inside the brass end of the armature, the condenser / condenser “plates stack” is visible.
See Magnetos simply explained for additional details.
Close up of the contact breaker assembly which is attached to the rotating armature.
The “L” shaped rocker is connected to the frame (earth) through the blade spring. One end of the primary winding of the armature coil is connected to
the insulated central member (by the long central bolt), the other end is also connected to the frame (earth).
The fiber contact-breaker rocker heel will be pressed inwards when touched by either one of the two cam shoes inside the cam-ring.
This causes the opening of the contact points, breaking the circuit (twice per revolution) and causes the induction of the H.T. (hight voltage) in the
See Magnetos simply explained for additional details.
The oil is forced through the passages in the crankshaft by a single plunger, oscillating cylinder pump.
The oil is delivered at various points along the main oil passage through the crankshaft.
The oil pump is driven by its pinion through the worm gear. It consists of a casing containing the oil and
a piston in an oscillating cylinder which has a single port to the casing. During the suction stroke the port is open and the oil
from the casing is drawn into the cylinder. The cylinder pivots by the action of the eccentric and in the exhaust position,
the cylinder port is aligned with the delivery outlet connector.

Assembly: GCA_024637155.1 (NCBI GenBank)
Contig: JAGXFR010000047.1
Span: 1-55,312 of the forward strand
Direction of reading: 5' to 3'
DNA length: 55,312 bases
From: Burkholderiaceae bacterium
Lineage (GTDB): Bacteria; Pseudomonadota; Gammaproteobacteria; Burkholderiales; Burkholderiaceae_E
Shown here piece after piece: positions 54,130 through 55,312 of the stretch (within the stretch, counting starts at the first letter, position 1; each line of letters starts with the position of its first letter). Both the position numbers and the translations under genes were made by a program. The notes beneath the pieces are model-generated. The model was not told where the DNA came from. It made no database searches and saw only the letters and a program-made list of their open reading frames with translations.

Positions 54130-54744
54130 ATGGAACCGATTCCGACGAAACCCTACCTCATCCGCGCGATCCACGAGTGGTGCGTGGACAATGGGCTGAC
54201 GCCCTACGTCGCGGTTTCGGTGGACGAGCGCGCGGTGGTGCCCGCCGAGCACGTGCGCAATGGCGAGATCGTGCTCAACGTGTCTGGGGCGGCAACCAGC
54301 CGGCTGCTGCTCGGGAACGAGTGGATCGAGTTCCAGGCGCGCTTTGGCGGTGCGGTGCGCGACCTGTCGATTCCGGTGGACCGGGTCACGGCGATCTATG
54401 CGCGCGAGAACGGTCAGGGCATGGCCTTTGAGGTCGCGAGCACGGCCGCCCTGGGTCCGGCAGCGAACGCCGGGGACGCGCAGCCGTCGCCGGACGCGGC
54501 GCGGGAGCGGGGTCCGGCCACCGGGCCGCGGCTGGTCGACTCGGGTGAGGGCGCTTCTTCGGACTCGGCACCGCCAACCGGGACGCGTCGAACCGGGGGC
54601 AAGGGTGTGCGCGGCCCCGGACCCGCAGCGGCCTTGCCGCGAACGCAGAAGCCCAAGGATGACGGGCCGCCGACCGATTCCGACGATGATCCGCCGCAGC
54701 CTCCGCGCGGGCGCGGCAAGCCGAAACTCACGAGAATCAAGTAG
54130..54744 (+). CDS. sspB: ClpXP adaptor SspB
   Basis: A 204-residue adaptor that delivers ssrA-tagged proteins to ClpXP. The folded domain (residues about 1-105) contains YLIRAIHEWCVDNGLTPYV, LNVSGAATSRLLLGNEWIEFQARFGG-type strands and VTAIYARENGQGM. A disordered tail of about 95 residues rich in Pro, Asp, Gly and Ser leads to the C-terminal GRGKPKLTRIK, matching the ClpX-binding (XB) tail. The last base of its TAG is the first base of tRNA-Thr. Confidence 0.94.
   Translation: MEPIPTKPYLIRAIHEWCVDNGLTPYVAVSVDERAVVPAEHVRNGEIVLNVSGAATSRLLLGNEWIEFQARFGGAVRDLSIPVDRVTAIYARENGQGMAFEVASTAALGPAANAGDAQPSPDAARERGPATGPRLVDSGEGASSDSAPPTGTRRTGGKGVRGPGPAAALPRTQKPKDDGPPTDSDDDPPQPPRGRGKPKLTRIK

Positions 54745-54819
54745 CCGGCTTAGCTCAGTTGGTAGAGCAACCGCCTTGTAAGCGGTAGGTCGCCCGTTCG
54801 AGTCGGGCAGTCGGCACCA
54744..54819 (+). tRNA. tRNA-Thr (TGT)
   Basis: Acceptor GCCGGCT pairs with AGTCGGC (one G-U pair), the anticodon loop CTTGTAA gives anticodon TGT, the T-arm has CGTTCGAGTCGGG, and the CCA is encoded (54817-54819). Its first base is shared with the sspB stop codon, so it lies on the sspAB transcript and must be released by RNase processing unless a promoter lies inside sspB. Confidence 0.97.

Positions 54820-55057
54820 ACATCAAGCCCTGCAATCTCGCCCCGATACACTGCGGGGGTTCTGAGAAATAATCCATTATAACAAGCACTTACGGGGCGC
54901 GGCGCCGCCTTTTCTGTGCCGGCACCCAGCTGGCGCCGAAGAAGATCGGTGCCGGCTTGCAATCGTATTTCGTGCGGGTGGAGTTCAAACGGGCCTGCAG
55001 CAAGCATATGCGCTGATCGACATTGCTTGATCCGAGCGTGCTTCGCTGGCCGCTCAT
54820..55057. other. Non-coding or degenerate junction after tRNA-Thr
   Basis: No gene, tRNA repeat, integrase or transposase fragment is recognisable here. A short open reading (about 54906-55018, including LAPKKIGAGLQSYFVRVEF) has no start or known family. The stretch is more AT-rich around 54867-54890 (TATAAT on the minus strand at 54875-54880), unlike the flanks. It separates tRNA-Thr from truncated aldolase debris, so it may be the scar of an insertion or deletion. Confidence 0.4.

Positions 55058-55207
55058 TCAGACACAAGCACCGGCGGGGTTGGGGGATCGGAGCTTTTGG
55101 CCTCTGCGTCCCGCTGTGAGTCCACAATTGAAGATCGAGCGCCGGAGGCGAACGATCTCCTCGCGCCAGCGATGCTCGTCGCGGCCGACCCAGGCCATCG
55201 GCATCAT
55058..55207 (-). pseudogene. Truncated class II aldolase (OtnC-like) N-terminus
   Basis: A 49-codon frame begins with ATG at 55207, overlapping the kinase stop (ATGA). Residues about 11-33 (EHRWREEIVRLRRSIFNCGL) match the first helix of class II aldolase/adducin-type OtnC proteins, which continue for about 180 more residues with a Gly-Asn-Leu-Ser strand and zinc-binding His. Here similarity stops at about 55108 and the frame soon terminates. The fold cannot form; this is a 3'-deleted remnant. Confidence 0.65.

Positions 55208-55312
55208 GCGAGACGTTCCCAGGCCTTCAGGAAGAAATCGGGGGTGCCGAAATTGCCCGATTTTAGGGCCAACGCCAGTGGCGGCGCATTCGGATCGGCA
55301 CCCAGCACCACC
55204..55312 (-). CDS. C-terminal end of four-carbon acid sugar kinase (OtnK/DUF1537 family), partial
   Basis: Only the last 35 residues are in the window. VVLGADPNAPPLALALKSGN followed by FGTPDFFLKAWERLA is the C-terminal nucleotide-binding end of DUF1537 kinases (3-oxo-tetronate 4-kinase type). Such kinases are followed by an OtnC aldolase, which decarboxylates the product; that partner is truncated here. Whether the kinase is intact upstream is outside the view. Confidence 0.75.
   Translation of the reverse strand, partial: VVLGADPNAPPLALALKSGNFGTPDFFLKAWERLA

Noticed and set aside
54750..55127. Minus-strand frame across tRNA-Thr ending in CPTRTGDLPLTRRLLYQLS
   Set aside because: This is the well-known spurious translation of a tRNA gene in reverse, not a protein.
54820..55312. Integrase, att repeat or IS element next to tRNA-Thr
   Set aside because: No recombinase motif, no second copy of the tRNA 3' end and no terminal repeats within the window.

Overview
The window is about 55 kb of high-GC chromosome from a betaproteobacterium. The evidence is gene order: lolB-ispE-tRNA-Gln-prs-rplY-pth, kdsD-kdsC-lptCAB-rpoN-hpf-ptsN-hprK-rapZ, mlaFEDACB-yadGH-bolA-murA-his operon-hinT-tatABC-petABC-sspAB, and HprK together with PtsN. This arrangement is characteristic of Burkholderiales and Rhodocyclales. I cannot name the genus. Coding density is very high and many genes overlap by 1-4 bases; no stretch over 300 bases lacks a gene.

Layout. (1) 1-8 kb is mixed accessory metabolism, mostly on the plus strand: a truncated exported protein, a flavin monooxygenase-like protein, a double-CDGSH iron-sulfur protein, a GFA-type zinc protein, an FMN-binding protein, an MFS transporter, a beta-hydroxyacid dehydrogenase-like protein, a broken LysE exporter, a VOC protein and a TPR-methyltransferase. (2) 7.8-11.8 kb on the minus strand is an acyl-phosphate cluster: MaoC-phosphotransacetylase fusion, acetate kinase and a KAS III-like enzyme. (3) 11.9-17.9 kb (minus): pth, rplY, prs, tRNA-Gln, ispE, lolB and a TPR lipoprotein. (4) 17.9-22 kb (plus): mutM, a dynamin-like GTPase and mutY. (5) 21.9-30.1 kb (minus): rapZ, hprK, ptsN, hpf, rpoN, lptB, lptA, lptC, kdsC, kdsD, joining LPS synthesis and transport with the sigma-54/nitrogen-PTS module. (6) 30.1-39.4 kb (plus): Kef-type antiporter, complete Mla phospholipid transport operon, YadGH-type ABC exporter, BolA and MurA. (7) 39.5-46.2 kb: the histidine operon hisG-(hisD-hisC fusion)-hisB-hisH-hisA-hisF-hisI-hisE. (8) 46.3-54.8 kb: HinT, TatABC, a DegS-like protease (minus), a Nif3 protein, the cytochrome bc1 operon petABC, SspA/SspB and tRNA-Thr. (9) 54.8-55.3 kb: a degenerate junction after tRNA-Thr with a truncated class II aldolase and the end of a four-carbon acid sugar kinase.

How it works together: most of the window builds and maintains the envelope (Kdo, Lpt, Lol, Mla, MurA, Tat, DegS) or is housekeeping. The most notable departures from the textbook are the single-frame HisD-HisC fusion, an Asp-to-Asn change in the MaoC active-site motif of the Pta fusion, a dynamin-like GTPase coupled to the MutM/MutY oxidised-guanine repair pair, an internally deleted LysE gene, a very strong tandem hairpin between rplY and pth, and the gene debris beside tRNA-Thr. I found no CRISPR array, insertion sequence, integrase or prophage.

Pump with the cover removed to show the internal parts. The worm gear drives the eccentric and the pump plunger in the pump cylinder.
Since the oil is delivered into the crank case, which is a part of the induction system and consequently under suction, there is little pressure
required on the oil line. The pump however, should have enough capacity if the passage is obstructed.
Oil pump with Speedometer Drive / Reduction Gear Box
The oil pump pinion (20 teeth) is driven by engine's main gear (36 teeth), making the oil pump rotating at 1.8 of the engine speed.
The reduction gear box reduces the speed to one-quarter of the engine speed to limit undue wear of the flexible cable.
A flexible cable, connected to the RPM indicator in the cockpit, is screwed onto the brass end of the gear box. The RPM indicator reverses the reduction
and shows the correct RPM of the engine.
Reduction Gear Box.
This image shows the internal gears in detail.
The speedometer drive/reduction gear box is mounted on the oil pump and drives the cockpit RPM indicator, which is connected by means of a
The function of this reduction gear box is to reduce the driving flexible cable speed to prevent undue wear.
The Throttle Quadrant
This invention relates to the device for actuating the throttle and mixture controls on aircraft. The usual method of actuating the controls on
aircraft; for example, the controls of the carburettor, is by means of levers arranged to move through an angle which does not exceed approximately 90 degrees.
The two control levers or handles are mounted in planes parallel with and in close proximity to each other so that the pilot may, if necessary move one or two together.
Tampier Filter valve and Operation
This images shows the Tampier mixture control and Throttle quadrant mounted in a Sopwith Camel.
To the right is the petrol tanks selector switch. It allows the selection of the Main or Gravity petrol tanks or to completely switch off the petrol supply.
Mixture control is provided by the mixture lever which operates the regulator plunger through the control bell-crank.
The regulator plunger contains the regulator needle, allowing for fine adjustment of petrol flow through the regulator.
The petrol passes through a fine #30 mesh filter at the bottom of the body. The tapered needle position determines the amount
of petrol that will be supplied from the selected petrol tank, through the output connection pipe, to the carburetor.